Incapacity planning is something that you should take seriously when you are devising your estate plan. Unfortunately, many people become unable to handle their own decision-making toward the end of their lives. If you take the right steps in advance, hand-picked decision-makers can be in place to manage your affairs if you ever become incapacitated.
We should point out a couple of facts about incapacity before we proceed, because many people do not take the prospect seriously enough. If you reach the age of 67, your life expectancy is at least 85 depending on your gender. Approximately 45 percent of people who are 85 years of age and up are suffering from Alzheimer’s disease, and this is not the only cause of incapacity.
When you digest these statistics, you can see why incapacity planning is important for all of us.
Durable Power of Attorney
Most people are aware of the fact that a power of attorney can be used to name someone to make legally binding decisions on your behalf. Estate planning attorneys often help clients create durable powers of attorney. A durable power of attorney can be used to name a representative who would be empowered to act if the grantor was to become incapacitated.
A durable power of attorney for health care could be used to name a medical decision-maker. You can also include a durable financial power of attorney to name someone to handle your finances if you were to become incapacitated at some point in time.
The power of attorney would no longer be in effect after you pass away. As a result, the agent that you name to handle your financial affairs would not be empowered to administer your estate after you die.
Revocable Living Trusts
If you were to create a revocable living trust as a vehicle of asset transfer, you would typically act as the trustee while you are alive and of sound mind. In the trust declaration, you would name a successor trustee to administer the trust after you pass away.
The successor trustee would distribute assets to the beneficiaries in accordance with your wishes. These distributions would take place in a timely manner, because the probate process would not be a factor.
The process of probate would come into play if you use a will instead of a trust as an asset transfer vehicle. Probate is a time-consuming and potentially expensive legal process that people often choose to avoid. A living trust can facilitate probate avoidance, but there are other significant benefits that can be realized if you use a living trust as your primary asset transfer vehicle.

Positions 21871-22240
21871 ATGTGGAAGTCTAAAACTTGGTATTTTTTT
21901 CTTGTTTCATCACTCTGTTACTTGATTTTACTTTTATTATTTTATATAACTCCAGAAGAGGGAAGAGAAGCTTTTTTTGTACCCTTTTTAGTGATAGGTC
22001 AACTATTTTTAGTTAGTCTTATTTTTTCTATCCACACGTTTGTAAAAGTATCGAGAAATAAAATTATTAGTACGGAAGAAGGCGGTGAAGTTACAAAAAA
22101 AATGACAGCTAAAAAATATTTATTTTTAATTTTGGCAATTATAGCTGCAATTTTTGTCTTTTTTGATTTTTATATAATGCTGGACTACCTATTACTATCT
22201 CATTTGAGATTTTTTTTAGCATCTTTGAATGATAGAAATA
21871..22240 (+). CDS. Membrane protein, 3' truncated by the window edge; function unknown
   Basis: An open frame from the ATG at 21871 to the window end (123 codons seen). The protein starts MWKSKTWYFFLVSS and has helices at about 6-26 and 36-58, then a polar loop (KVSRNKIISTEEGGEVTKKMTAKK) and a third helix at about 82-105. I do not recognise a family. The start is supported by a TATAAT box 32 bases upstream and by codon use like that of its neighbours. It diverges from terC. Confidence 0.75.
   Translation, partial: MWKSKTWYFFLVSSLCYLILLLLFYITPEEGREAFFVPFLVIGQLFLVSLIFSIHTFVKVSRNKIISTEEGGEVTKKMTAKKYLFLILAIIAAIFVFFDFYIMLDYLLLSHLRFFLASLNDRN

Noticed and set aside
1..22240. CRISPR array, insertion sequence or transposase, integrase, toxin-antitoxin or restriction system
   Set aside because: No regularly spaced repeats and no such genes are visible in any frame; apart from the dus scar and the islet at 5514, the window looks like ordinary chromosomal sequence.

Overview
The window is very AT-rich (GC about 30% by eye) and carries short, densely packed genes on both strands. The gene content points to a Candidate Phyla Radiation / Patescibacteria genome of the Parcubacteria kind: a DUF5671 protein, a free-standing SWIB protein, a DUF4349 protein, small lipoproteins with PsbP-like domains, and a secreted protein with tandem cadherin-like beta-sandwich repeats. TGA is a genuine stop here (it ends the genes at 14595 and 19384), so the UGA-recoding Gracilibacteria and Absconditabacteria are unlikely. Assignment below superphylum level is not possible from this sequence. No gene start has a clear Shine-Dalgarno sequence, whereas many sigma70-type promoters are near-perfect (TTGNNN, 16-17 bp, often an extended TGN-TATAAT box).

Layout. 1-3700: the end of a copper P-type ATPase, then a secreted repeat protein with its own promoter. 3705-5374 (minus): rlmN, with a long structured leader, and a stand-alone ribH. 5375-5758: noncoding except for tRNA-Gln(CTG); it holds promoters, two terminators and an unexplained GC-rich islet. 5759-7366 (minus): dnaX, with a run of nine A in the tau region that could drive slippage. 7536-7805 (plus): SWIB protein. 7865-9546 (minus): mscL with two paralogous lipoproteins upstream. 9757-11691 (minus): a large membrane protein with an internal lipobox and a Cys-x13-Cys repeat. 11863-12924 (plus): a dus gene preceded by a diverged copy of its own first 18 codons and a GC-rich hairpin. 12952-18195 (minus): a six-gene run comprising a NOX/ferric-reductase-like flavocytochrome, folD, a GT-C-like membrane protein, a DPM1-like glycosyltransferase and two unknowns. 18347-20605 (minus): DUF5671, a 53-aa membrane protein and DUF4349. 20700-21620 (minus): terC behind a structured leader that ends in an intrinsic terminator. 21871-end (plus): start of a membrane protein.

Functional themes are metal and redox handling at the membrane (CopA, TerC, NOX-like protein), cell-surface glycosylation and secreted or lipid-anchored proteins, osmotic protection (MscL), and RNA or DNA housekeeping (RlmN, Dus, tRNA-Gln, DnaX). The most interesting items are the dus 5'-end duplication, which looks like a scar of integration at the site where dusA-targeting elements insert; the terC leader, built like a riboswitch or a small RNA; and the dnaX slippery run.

When you create the trust declaration, you could empower the successor trustee to administer the trust in the event of your incapacitation. The administrator could also handle the business of the trust after your passing. This is a level of continuity that you would not have if you do not establish a living trust.
The Right Combination
Now that you understand some things about incapacity planning, we can answer the question that serves as the title of this blog post. Even if you have a living trust with a successor trustee who can act for you if you become incapacitated, you should still have a durable power of attorney. You can make the successor trustee the agent under the power of attorney.
When this document is in place, the person or entity that you are empowering could administer the trust, but the representative would also be able to handle assets that you never conveyed into the living trust.
Attend an Upcoming Seminar
In this brief blog post, we have provided some sound but basic information about incapacity, living trusts, and the durable power of attorney. As you can see, there are a lot of facets to take into consideration when you are looking ahead toward the future.
We do everything possible to provide our neighbors here in the greater Naples area with educational opportunities. We regularly update our blog, and there are other informational resources that you can access on our website.
The written information is there for you, but we also provide educational opportunities in person. We hold estate planning and elder law seminars on an ongoing basis, and they are held at various locations, and we offer different starting times. You should be able to find a session that fits into your schedule.
The seminars are free, and you can click the following link to take a look at the schedule: Naples, FL Estate Planning Seminars.